Technology simplifies our lives: agree or disagree? For me, the answer to that statement can vary quite a bit throughout any given day. As much as I am now able to communicate, check my bank account, share photos, and find the fastest route to my destination with a few taps on a screen that I carry around in my pocket, it can sometimes feel like all of that convenience is somehow taking up way too much of my time.
I am not planning on giving up my smartphone anytime soon. Still, I am always on the hunt to find ways of streamlining my life with technology. IFTTT (If This Then That; IFTTT.com) is a free online platform that does just that by allowing users to create ‘recipes’ to simplify and automate predictable needs. Do you want an email or SMS whenever the local forecast is calling for rain that day? Done! How about setting your phone to mute automatically once you arrive at work? Easy. You can even have it let you know when an item you’ve been eyeing online drops in price, or text a family member automatically when you are on your way home. The service is compatible with a wide range of popular services and devices (think Facebook, Dropbox, and nearly every major social media platform and smart device / appliance imaginable; full list available at IFTTT.com), making the sheer scope of what can be done almost mind-boggling. There is something for just about everyone, no matter how tech-savvy or phobic you may be.
IFTTT is not actually new; it has been around in some capacity since 2011 and available for use with smartphones since as early as 2013. However, even for those who are already acquainted with the service, there is something new that may be particularly relevant to our readers: functionality with hearing aids.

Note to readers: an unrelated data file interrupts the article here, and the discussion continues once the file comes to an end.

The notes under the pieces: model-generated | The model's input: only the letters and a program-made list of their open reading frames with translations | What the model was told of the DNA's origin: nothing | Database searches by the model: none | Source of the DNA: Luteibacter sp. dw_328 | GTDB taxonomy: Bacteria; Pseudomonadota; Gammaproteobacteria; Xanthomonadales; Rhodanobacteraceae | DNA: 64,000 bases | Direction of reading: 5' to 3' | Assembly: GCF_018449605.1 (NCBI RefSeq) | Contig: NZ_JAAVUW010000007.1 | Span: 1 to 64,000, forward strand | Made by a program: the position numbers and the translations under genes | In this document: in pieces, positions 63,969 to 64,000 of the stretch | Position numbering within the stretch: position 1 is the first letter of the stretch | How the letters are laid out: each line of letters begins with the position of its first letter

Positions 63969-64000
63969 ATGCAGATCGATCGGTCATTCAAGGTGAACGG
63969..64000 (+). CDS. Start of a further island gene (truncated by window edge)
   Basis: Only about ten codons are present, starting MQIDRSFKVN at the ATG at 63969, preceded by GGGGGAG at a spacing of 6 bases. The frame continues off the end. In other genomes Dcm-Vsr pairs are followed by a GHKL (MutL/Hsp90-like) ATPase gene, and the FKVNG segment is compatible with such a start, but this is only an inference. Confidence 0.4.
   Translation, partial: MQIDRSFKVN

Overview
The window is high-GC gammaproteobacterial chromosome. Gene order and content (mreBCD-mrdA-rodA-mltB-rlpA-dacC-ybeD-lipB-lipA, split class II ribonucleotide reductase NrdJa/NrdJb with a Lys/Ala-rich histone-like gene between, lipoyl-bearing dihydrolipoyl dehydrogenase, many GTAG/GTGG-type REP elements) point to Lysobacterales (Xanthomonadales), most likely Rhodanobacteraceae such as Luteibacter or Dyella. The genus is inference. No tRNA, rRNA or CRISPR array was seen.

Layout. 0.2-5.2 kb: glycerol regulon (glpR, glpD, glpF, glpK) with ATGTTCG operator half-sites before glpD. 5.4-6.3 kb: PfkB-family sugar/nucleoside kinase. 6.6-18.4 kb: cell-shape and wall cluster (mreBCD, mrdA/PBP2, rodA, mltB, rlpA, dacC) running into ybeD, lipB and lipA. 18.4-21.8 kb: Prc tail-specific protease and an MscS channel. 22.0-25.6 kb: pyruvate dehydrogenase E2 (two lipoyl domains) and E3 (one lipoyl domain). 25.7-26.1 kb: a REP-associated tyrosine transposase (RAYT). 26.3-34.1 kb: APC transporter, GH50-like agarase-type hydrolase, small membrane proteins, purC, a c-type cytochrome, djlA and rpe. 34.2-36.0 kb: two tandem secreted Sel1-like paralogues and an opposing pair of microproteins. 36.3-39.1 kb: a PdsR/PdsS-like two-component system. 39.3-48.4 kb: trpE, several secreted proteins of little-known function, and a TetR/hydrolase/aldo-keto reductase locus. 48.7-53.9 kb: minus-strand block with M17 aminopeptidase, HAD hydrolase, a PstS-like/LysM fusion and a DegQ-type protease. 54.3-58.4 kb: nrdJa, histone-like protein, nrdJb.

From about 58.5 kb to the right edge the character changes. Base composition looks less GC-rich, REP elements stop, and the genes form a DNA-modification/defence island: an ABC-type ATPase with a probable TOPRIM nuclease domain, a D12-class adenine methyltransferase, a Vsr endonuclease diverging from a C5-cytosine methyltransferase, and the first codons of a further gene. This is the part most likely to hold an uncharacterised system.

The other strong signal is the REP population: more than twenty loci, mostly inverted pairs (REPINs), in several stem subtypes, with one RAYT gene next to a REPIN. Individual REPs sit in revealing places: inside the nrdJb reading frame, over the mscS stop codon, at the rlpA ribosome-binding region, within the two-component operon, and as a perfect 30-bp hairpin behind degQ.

Oticon Opn, the newest offering from the Denmark-based hearing aid manufacturer called Oticon, is the first hearing aid that can connect with the IFTTT network. Since its release in June 2016, a number of handy recipes have already become available. For example, using IFTTT, users can set their Oticon Opn hearing aids to send them (or a caregiver) an email / SMS when the hearing aid batteries are running low, or to automatically change programs when they arrive at a specific destination. The possibilities further expand when the Opn hearing aids are used with participating smart home devices. For example, users with Ring (a smart video doorbell device) can receive a spoken notification through the hearing aids when the doorbell rings, while users with Nest Protect (a smart smoke and carbon monoxide alarm) can receive a notification when an alarm is activated.
The release of Oticon Opn and the company’s decision to move towards better functionality between smart devices and hearing aids is an exciting and necessary step forward (and a small glimpse into what the future of hearing aid use might look like). For audiologists, it opens up a new branch of potential solutions for patients looking to maximise what they can accomplish with their hearing aids. I, for one, cannot wait to see what recipes will be thought of next!
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